- PHASE TWO: Phase two of the treatment begins once you’re completely comfortable with your new bite. In order to sustain the results of your TMJ treatment, Dr. Frey may recommend additional cosmetic dental procedures as part of a full-mouth rehabilitation plan or orthodontics depending on your personal situation. There are many options to choose from once your TMJ symptoms have vanished.
Watch as Dr. Frey Discusses TMJ Treatment
- Unbalanced bite: A bad bite can result in soreness and can be a leading cause of TMJ. The obvious signs include an under-bite or an over-bite. An unbalanced bite could result from one cause, or a combination of factors. Allergies during childhood, thumb sucking, old dentistry that needs to be replaced, or the shifting of teeth due to tooth loss can all lead to a bad bite.
- Airway issues: Airway issues can cause TMJ pain, an improperly formed jaw, and bite issues. If you have an unbalanced bite, your tongue can’t sit where it should, which as a result can block air from getting to your lungs. Improper breathing may be due to childhood allergies. When a child is constantly congested, the tongue drops down allowing air to pass over it. The tongue is no longer in balance and the upper jaw’s growth changes over time. This can result in a compromised breathing airway.
- Skull deformation: Pressure and force exerted on a baby’s head during birth affects the shape and development of the skull and the bones in the head and face. If there is a misalignment of the bones, muscles, or ligaments, this can alter the development of the TMJ. It can also result in the misalignment of jaws and skull bones, causing an unbalanced bite.
- Genetics: The fact is that your jaw structure, teeth positioning, and entire facial composition are inherited. This can include the sensitivity to your environment leading to allergies and congestion. If you inherited a small jaw or if your teeth are too large to fit your mouth, the result is a bad bite and misaligned jaw.
- Injury or trauma: An injury or trauma to your jaws from an accident or any intense physical impact, can lead to damage to your muscles or joints. Any time your body absorbs the impact of a serious blow, it transfers throughout the rest of your body, altering the function of the muscles and joints in your head, neck, and face. This results in discomfort and irritation related to TMJ.
- Unbalanced dentistry: Even if you have gone through orthodontic work to straighten your smile, there could still be invisible problems. You can have a perfectly straight set of teeth but still be suffering from TMJ symptoms and have a misaligned bite.
Dangers of Untreated TMJ
Since TMJ disorder is easily aggravated by many normal daily tasks, it can be difficult to avoid. Anyone who suffers from TMJ syndrome should seek treatment. Failure to do so may have serious lifelong consequences.
- Other medical conditions: TMJ can lead to other medical conditions. Most sufferers of TMJ will attempt to alleviate their pain through self medication. Over time, this can lead to addiction. Many TMJ sufferers fall prey to alcoholism and drug abuse if left untreated by a doctor. Constant pain from TMJ, combined with grinding teeth can lead to sleep disturbance and insomnia as well. TMJ symptoms may also contribute to depression, which can negatively impact job performance, relationships, and quality of life. Not treating your TMJ could also lead to malnutrition and possibly eating disorders. This is because some patients try avoiding the problem by only consuming soft foods, liquids, or not eating at all. No one should have to suffer with these other medical conditions since TMJ can be treated permanently through safe, nonsurgical treatment.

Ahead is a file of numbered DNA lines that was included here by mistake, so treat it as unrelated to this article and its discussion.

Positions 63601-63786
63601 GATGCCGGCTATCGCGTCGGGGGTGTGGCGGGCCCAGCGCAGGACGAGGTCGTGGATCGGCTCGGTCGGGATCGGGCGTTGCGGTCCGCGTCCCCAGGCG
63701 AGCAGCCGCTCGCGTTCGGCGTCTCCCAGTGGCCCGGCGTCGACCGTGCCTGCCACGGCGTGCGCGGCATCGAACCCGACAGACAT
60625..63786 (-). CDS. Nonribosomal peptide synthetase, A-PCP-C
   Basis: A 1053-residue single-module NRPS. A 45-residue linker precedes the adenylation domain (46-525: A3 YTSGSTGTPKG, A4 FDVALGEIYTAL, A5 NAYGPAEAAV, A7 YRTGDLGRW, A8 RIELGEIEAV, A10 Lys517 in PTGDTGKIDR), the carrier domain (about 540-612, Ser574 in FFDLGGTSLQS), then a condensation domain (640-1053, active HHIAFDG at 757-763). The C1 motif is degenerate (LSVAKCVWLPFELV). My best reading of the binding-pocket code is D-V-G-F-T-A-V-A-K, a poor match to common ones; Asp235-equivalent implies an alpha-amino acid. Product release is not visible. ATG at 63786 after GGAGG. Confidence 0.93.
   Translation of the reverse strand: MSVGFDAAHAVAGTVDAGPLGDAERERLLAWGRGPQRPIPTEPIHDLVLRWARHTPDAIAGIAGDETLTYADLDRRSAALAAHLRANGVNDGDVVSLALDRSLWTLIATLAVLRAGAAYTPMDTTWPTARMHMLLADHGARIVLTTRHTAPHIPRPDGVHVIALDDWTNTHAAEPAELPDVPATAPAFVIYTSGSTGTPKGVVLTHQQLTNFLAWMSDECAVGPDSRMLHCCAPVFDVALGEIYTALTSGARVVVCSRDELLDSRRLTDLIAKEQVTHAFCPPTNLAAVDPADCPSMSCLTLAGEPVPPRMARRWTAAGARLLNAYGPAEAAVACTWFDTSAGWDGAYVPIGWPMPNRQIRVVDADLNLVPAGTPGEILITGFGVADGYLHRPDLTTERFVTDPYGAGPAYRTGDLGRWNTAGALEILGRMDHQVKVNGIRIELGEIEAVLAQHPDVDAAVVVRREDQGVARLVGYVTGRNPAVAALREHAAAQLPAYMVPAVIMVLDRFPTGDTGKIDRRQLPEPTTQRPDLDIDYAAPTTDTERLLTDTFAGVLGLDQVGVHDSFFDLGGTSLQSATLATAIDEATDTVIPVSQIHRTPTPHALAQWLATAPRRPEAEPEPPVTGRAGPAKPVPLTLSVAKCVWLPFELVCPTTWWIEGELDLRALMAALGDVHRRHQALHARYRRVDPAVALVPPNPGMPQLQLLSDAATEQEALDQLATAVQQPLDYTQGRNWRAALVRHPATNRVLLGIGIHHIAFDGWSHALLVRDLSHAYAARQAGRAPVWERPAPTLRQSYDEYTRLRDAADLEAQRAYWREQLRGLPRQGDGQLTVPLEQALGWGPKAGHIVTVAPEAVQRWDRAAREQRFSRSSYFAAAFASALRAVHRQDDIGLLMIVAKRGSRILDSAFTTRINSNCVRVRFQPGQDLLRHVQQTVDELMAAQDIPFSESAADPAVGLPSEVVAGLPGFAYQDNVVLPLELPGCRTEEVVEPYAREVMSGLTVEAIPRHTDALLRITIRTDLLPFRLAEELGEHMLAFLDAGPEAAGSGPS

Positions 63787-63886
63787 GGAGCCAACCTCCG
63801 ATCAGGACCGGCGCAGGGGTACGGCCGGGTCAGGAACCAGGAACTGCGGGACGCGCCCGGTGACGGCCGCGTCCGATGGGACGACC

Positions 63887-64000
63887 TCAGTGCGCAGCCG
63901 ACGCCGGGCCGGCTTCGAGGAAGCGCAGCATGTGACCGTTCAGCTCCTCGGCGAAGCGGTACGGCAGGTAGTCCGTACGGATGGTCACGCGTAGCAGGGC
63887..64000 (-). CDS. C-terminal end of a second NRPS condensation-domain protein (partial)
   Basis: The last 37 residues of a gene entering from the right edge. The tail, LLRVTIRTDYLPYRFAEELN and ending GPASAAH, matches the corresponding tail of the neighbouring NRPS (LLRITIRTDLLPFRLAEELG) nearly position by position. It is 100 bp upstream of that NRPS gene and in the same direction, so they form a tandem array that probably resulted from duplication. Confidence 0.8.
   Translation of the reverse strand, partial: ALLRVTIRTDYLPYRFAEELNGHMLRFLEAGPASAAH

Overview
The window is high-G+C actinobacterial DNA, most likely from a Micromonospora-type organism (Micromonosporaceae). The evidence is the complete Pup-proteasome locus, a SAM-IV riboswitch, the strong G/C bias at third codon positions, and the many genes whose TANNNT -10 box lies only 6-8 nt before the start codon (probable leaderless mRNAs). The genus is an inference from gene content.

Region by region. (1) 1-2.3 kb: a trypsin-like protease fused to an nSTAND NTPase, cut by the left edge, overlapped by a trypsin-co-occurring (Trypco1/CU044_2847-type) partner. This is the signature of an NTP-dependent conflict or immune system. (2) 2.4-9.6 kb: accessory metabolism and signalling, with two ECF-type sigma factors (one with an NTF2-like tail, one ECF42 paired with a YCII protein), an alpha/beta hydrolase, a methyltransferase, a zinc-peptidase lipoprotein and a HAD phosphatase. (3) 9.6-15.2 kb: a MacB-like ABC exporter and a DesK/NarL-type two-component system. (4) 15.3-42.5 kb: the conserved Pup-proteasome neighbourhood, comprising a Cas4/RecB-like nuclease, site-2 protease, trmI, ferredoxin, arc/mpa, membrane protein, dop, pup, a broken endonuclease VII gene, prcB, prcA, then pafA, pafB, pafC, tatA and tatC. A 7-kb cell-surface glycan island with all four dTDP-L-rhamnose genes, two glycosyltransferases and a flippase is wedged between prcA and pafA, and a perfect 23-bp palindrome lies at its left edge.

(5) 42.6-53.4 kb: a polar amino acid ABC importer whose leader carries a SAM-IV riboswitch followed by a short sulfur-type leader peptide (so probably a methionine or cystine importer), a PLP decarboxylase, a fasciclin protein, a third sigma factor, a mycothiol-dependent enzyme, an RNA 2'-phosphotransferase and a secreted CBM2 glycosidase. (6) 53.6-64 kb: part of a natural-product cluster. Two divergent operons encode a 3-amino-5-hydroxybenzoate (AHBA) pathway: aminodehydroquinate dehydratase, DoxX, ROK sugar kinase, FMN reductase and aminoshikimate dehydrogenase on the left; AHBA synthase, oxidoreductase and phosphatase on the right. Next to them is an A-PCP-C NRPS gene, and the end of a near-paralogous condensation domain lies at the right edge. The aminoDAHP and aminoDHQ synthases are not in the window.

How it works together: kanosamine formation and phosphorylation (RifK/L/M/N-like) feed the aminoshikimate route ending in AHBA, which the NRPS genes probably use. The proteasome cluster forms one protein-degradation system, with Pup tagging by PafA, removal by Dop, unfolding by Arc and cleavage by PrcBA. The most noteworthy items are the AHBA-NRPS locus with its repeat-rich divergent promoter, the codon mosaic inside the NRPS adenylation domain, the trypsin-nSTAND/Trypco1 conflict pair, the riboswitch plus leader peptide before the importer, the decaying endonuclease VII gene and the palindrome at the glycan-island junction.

- Dental health: Putting off TMJ treatment can lead to additional dental health issues. The grinding and clenching of teeth can lead to fractured teeth and worn down enamel. Sufferers of TMJ tend to favor one side of the jaw over the other which can cause swelling on one side of the face and unsymmetrical muscle growth. This can give the patient a lopsided appearance.
- Tinnitus and jaw problems: Since the joint is located directly beneath the ears, TMJ disorder may lead to tinnitus or even permanently compromised hearing. Inner ear problems can also cause difficulties with balance and cause vertigo, or recurring dizziness. Vision may also be compromised. TMJ can also lead to serious jaw problems, such as locked jaw. The jaw may become permanently stuck open, requiring a trip to the hospital. The breakdown of the cartilage in the jaw can also result in the dislocation of the jaw.
Jaw tracking instrument
Sensors in this jaw tracker will allow us to see the teeth without the cheeks getting in the way (worn once in order for Dr. Frey to obtain data). It is an unobstructed view inside your mouth. Perfect for us to capture your bite in the correct physiological position.
What is A TENS Machine?
Transcutaneous electrical nerve stimulation (TENS or TNS) is a device that will send an electrical impulse to the nerve that innervates all the muscles of the TMJ. We use this machine to relax the jaw muscles (low earthquakes on the Richter scale). We use the TENS to buzz all the tension out of the muscles before we capture your physiological correct bite position.
what is Electromyography (EMG)?
Getting the EMG data as low as possible is the key to getting you out of pain! Low EMG’s tells us that you are relaxed and in a healthy position. Using TENS machine and other exercises to decompress the jaw joint will help get these muscles as calm as possible.
Migraine and Neck Pain Relief
schedule a consultation
If you are suffering from jaw pain then you might have TMJ. Call (310) 276-4537 to schedule a consultation with Beverly Hills TMJ Dentist, Dr. Frey.